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It comes up in many conversations. We struggle with how things are, and what to do to bring about what we want in life. We ask ourselves “Why is change so hard?”

What a great coaching question. And one I will elaborate here in this re-post.

Three things come to my mind that are supported by scientific research:

  • We are hard wired to be in our comfort zone. It’s for human survival … and reinforced by how we deal with difficult emotions growing up. We react to the stressors with a fight, flight, or freeze response, then act out learned behaviors that we think will take away the discomfort and fear. Those behaviors often keep us stuck and in a cycle of disappointment and feeling like a failure.
  • In some circumstances we may fail to see change happening already around us. Our own conditioning and filters prevent us from seeing what’s real.
  • Even when we really want it, it’s hard to break old habits and beliefs and step out of our comfort zone. In “Immunity to Change” by Robert Kegan and Lisa Laskow Laley they state that desire and logic aren’t enough. 

For example: In a study, doctors told heart patients that they will die unless they change their habits – taking meds consistently, changing eating habits and getting regular exercise. The result? only 1 in 7 people followed through. Even when it’s a matter of life and death, the ability to change can be madly elusive.

We have a built in immunity to change.

For real change to happen there has to be inner transformation.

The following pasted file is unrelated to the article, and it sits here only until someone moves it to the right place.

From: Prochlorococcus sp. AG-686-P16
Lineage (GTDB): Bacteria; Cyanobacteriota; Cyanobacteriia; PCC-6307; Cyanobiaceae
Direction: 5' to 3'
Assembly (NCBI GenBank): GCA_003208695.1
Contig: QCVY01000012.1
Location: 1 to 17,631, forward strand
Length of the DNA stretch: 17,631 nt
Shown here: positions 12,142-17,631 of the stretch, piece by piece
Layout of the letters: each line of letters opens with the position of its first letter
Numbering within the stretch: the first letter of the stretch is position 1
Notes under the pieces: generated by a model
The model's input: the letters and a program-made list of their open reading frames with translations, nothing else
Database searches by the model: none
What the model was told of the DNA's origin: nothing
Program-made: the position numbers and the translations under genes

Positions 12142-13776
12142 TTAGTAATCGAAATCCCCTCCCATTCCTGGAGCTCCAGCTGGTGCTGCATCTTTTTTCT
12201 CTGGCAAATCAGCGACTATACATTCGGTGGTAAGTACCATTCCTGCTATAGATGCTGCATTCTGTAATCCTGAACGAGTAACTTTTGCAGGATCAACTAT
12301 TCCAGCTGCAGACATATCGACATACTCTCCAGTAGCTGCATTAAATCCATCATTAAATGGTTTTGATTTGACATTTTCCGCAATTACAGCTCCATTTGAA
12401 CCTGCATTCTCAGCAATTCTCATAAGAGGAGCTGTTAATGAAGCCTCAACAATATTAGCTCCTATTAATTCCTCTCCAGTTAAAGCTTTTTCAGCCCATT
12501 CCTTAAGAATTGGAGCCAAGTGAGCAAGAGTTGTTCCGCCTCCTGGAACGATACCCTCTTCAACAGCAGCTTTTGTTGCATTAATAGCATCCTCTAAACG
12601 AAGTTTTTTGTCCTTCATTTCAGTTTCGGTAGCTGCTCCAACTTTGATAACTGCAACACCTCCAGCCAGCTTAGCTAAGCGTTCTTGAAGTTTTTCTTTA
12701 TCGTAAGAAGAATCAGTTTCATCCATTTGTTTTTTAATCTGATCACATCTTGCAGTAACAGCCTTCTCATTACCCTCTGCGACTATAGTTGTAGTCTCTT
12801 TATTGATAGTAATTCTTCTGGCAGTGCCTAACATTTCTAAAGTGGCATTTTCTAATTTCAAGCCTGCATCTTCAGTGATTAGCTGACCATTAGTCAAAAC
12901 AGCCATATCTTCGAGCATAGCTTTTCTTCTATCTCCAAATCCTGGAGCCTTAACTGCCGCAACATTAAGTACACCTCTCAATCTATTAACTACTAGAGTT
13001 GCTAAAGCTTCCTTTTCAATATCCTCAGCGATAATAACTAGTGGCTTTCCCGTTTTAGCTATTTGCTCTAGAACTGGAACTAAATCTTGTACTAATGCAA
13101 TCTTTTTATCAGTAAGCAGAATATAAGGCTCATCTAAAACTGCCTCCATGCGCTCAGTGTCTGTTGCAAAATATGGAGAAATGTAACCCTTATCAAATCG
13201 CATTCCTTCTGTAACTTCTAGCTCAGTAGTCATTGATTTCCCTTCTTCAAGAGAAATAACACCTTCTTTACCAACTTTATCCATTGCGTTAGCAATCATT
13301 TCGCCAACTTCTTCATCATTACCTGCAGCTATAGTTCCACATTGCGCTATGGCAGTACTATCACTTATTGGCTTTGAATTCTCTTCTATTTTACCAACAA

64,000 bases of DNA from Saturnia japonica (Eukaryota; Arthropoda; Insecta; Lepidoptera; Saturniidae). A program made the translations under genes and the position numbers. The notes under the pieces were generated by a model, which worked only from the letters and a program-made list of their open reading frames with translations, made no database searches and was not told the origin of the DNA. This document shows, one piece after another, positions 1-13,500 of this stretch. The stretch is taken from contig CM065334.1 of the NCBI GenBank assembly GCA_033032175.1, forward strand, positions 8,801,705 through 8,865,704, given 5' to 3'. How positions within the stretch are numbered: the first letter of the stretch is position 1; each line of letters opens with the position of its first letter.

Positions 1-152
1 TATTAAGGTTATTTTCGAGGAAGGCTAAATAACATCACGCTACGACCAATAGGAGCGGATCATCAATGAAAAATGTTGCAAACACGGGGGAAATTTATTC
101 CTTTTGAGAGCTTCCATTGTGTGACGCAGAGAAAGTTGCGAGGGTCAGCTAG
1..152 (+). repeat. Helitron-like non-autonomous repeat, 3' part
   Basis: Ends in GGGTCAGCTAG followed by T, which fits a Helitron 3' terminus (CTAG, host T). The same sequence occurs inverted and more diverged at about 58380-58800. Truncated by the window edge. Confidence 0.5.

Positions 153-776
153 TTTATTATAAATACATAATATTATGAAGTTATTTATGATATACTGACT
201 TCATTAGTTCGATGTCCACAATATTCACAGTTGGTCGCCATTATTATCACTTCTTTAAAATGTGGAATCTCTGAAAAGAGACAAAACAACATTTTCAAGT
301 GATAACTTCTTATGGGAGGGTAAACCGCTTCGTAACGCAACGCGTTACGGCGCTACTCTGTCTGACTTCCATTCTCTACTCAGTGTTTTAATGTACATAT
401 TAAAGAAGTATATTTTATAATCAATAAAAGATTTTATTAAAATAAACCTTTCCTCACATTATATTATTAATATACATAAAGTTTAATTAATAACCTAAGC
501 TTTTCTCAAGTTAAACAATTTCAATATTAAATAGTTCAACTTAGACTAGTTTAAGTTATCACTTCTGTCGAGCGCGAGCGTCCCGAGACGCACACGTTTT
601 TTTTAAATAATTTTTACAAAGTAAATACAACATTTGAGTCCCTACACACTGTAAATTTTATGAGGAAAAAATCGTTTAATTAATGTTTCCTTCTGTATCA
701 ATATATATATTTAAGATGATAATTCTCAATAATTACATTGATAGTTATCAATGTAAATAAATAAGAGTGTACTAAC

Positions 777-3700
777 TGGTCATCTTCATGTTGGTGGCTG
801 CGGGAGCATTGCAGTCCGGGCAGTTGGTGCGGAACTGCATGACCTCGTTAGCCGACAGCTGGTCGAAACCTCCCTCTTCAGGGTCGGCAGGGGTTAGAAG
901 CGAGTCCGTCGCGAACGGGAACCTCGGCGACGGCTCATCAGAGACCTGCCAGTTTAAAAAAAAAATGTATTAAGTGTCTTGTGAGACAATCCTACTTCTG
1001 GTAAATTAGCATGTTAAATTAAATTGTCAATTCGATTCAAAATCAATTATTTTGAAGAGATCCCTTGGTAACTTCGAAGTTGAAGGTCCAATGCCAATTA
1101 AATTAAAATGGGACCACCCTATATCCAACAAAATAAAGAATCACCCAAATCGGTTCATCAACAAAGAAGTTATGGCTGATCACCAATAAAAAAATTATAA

plant emerging
Inner transformation

In my experience from coaching people from all walks of life, this is what is needed to overcome our (ingrained and very human) resistance to change:

  • A compelling vision that arises from deep inside. Some call it a gut calling, and others, inspiration from the soul. It’s the one big thing! A vision of how you see yourself being. Craft an inspirational story with you in the lead – Become your own hero.
  • Engage your head AND your heart. Connecting to your hopes will give you energy to propel you forward. Use your logical brain to see the benefits of change outweigh the cost of not changing.
  • Change takes time. It isn’t like flicking a switch. Don’t try to change until your mind and emotions are ready. Give the universe time to align itself around your new way of seeing yourself and being in the world.
  • Open up your mindset and options before experimenting and taking action. Be curious and explore. Use your imagination without editing or judging. (That’s your ego trying to keep you safe!)
  • Be purposeful and gather information to overcome assumptions and beliefs that are getting in the way.
  • Tap into your past success with change. What worked for you that you can bring here? What do you choose not to do this time around?
  • No one is successful by themselves. Reach out to people and gather a support team. Include the people that inspire you!
  • Be patient …. with the outcome you want, and with yourself. In your inner exploration you will encounter resistance and fear. (I can’t do that! What will they think? What if I fail?) It takes time to be okay with this and realize it is part of the process of transformation.